By Gerald Radford EurWeb
The world’s most attended sporting event (one million fans expected this year) has officially begun. The top tennis players in the world from both the ATP and WTA tours, 128 total from each organization, have all ascended on New York City to fight and scrap for arguably the most rewarding prize of the tennis season, the 2014 US Open trophy.
The US Open, the last of the four annual Grand Slams, is held at the Billie Jean King Tennis center in Flushing Meadows-Corona Park and is considered by many of the players as the most challenging to win. The fans are rowdy and obtrusively passionate, planes continually fly overhead disrupting concentration, and the weather is wholly unpredictable – from intense heat to intermittent rain, making for a tumultuous road to the finish line.
Only the strong survive.
And speaking of strong, lead
ing the field on the women’s side as the number one seed, defending champion and 2014 United Emirates US Open series winner is Serena Williams. The 17-time Grand Slam champion’s resume’ speaks for itself, but on her way to amassing that impressive number of Slam wins, she’s conquered New York five times. She’ll open this year’s bid against fellow American Taylor Townsend, a former US Open junior champion whose expected to be among the WTA elite in the future.
Serena Williams is coming into the week riding a wave of momentum. After a disappointing year of Slam performances thus far and a zany 2014 Wimbledon bid, she turned things around by winning “Road to the US Open” tune-up titles in Stanford and Cincinnati and by reaching the semifinals in Montreal before being taken out by her surging sister, Venus Williams. Her recent turn in fortunes also earned her a chance to win an additional one million dollars in prize money if she’s the last woman standing at the end of these next two grueling weeks.
On the men’s side, in the absence of last year’s champion and world no. 2, Rafael Nadal, Novak Djokovic will lead the field as the current ATP world no. 1 and the tournament’s no. 1 seed. Djokovic currently owns a single US Open title and is looking to claim no. 2 to cap off a topsy turvy season that has some questioning his resolve. He’ll open the 2014 US Open against Argentinian, Diego Schwartzman to begin proving one way or the other.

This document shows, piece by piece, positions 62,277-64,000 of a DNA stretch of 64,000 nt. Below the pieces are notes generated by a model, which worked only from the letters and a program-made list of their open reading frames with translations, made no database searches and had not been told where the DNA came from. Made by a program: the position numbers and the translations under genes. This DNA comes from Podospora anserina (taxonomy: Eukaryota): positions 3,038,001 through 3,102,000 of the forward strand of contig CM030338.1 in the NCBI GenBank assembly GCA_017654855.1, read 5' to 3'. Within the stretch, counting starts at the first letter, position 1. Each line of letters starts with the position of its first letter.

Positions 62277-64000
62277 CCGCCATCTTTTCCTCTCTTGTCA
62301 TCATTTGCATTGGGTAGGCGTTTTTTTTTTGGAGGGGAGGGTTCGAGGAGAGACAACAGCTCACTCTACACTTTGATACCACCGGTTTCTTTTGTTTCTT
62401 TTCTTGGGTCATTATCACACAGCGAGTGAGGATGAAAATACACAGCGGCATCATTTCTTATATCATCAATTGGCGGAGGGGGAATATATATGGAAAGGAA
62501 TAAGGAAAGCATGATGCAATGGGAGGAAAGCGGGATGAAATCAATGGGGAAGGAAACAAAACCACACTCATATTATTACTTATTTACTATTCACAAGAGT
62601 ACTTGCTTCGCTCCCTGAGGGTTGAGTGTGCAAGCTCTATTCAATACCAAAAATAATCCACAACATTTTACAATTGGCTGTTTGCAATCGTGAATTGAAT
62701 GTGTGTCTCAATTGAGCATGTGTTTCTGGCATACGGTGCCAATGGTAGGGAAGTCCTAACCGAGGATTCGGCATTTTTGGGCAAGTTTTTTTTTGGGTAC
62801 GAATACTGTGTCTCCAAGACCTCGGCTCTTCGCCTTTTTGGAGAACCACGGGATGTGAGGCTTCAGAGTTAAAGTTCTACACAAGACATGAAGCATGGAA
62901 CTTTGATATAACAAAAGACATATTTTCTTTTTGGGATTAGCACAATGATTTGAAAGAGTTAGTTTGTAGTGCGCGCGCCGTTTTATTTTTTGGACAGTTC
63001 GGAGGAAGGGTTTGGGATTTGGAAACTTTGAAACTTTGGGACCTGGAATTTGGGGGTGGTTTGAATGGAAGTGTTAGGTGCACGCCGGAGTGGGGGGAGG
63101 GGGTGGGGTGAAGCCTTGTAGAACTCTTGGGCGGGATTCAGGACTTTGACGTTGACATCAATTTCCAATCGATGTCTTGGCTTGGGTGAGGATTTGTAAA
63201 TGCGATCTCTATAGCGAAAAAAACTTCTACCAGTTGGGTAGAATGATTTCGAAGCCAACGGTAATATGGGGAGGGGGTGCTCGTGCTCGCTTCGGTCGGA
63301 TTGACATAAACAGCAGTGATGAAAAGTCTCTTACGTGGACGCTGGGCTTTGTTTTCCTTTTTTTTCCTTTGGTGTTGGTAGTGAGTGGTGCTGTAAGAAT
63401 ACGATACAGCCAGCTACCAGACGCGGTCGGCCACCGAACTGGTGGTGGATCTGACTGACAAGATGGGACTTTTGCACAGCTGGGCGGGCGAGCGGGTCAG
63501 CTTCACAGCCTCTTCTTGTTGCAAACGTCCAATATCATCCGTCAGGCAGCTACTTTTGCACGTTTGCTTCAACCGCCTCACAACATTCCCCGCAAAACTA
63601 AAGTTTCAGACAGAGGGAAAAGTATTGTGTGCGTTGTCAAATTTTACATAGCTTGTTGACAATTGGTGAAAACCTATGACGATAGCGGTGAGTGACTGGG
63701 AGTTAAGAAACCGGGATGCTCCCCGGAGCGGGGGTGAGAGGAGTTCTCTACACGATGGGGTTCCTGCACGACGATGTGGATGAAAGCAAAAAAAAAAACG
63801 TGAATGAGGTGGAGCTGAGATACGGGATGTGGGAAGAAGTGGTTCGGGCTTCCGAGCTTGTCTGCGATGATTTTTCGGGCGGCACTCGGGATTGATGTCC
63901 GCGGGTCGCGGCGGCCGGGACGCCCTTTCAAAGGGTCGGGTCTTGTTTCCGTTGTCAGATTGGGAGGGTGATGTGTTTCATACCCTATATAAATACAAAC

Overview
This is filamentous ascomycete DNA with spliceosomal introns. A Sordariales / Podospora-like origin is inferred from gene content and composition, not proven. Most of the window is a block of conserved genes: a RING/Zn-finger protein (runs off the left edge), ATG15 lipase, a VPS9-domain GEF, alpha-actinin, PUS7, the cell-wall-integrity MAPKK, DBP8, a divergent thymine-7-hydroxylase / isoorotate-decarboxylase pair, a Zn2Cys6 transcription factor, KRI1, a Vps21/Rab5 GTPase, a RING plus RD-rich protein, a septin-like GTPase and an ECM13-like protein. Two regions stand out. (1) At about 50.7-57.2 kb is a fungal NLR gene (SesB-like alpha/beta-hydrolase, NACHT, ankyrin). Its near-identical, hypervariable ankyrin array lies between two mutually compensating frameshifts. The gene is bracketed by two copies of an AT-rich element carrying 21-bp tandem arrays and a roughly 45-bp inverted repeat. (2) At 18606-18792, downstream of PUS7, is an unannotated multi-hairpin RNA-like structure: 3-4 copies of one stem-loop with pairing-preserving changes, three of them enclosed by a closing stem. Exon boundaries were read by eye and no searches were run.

Novak Djokovic’s fortunes haven’t been so great in 2014, coming into the week having been bounced early in his most recent tournament, leaving him very little match-play preparation for this last push of the season in terms of Grand Slams.
In his favor, however, is his ability to grind his way to Slam finals despite performance otherwise and the fact that the man he’d typically meet on the other side of the net of a final, Rafael Nadal, is out nursing a wrist injury he sustained during practice. As a result, Novak becomes this year’s favorite by default.
There are a number of dark horses, sleepers and “favorite adjacents” on both the men’s and women’s sides, including Venus Williams, Petra Kvitova, Maria Sharapova, Victoria Azarenka, Sloane Stephens, Eugenie Bouchard, Simona Halep, Andy Murray, Roger Federer, Milos Raonic, Stan Warwrinka, Jo-Wilifred T-songa, Tomas Berdych, Grigor Dmitrov etc, who all have their compelling narratives, but most bets are on the number one seeds on both sides.